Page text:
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Cumulative Voting in Illinois 

In 2000-2001, a blue-ribbon panel, sponsored by the Institute for Government and Public Affairs at the University of Illinois, looked into returning to the use of cumulative voting to elect members of the Illinois House of Representatives rather than continue to use winner-take-all elections. Led by former Democratic Congressman Abner Mikva and former Republican Gov. Jim Edgar, the 70-member task force of politicians, academics and government watchdogs concluded that Illinois should restore cumulative voting as a key component of political reform in the Land of Lincoln. The panel concluded that compared to plurality voting, cumulative voting tends to:

  • offer a greater choice for voters in primary and in general elections. For example, half of all the races for the Illinois House of Representatives were uncontested in 2000. This means that voters had no choice.

  • provide prospective candidates easier access to the electoral system

  • provide greater representation for the minority political party in districts dominated by the other party. Winner-take-all electoral systems produce a single winner from each district. This leaves no representation for the minority group in the district.

  • provide individual legislators greater independence from legislative leaders

  • generate richer deliberations and statewide consensus among all legislators since both parties would be represented in all parts of the state.

  • Be more readily adaptable to the existing electoral machinery than other alternative systems such as instant run-off and party-list voting.

Background on Cumulative Voting: From 1870 to 1980, the Illinois House of Representatives was elected from three-seat districts with cumulative voting. Instituted as a way to relieve the political polarization caused by the Civil War, the system resulted in a much less divided and more productive legislature and strong representation of African Americans. The system was repealed in a ballot measure focused on dramatically cutting back the size of the legislature.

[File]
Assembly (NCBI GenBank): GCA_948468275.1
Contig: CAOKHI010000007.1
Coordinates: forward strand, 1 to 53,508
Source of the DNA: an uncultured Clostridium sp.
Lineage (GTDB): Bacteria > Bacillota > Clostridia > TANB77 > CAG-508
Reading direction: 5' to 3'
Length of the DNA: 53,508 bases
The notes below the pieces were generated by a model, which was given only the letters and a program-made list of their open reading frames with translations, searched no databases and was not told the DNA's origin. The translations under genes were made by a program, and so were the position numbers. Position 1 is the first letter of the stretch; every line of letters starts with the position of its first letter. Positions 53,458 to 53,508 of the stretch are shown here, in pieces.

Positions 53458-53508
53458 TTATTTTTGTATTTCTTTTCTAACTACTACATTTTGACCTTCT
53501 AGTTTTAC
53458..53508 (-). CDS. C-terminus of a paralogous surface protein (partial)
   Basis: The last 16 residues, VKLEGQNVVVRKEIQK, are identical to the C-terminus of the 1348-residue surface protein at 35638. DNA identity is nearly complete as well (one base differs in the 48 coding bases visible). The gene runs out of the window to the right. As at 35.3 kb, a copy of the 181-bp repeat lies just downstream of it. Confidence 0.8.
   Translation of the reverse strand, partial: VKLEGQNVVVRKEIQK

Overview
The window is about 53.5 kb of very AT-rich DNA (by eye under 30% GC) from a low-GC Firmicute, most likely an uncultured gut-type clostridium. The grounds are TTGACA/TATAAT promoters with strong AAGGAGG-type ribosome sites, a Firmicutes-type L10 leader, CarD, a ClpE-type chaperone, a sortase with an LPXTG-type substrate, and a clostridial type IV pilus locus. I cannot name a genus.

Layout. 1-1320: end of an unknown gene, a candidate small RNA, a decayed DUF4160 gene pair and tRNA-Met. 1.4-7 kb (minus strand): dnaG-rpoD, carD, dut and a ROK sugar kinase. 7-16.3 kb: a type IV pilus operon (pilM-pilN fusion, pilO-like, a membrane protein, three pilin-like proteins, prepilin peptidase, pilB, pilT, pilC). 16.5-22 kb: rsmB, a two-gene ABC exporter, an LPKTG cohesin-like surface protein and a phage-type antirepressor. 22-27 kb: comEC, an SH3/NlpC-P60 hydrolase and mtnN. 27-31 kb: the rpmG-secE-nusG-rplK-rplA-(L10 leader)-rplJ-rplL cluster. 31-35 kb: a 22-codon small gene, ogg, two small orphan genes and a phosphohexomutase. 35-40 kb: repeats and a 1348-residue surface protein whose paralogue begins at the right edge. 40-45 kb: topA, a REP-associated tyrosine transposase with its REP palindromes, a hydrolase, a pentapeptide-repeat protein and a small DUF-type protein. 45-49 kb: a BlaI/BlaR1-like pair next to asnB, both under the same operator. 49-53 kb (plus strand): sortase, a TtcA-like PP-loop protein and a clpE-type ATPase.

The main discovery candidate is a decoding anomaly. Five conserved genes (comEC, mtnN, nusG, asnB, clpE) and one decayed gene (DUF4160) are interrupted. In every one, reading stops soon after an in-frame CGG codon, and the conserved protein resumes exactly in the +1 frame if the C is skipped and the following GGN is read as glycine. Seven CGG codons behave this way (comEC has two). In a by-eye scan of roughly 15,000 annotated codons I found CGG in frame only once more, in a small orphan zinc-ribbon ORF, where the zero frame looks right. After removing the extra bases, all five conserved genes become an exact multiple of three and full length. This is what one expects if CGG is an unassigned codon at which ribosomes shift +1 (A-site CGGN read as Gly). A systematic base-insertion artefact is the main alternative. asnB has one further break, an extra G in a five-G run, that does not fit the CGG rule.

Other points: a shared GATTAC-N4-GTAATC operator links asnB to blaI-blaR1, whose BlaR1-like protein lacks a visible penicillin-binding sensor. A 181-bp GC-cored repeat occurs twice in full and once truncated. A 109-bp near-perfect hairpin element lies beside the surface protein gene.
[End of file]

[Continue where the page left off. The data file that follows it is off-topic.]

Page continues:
Cumulative voting allows voters to distribute votes equal to the number of seats in any fashion they choose. For example, in a three seat legislative district, a voter could cast one vote for each of three different candidates, but instead might opt to cast all three votes for their favorite candidate. This process of ���plumping��� more than one vote for a certain candidate is what enables cumulative voting to win minority representation. Cumulative voting is used to elect the city council in Peoria (IL), the school board in Amarillo (TX) and more than sixty additional local elections in the United States.

Cumulative voting is one of several systems of ���full representation��� ��� meaning electoral systems that promote full representation of the electorate rather than the partial representation typical of winner-take-all elections. Other systems are choice voting (a particularly effective system that is used in several nations and in the city of Cambridge, Massachusetts) and the one-vote system (as used in several localities in Alabama, Connecticut, North Carolina and Pennsylvania).

Additional Information:

For more information contact:
The Center for Voting and Democracy 6930 Carroll Ave
Takoma Park, MD 20912

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Copyright �� 2003     The Center for Voting and Democracy
6930 Carroll Ave, Suite 610, Takoma Park, MD 20912
(301) 270-4616        [email protected]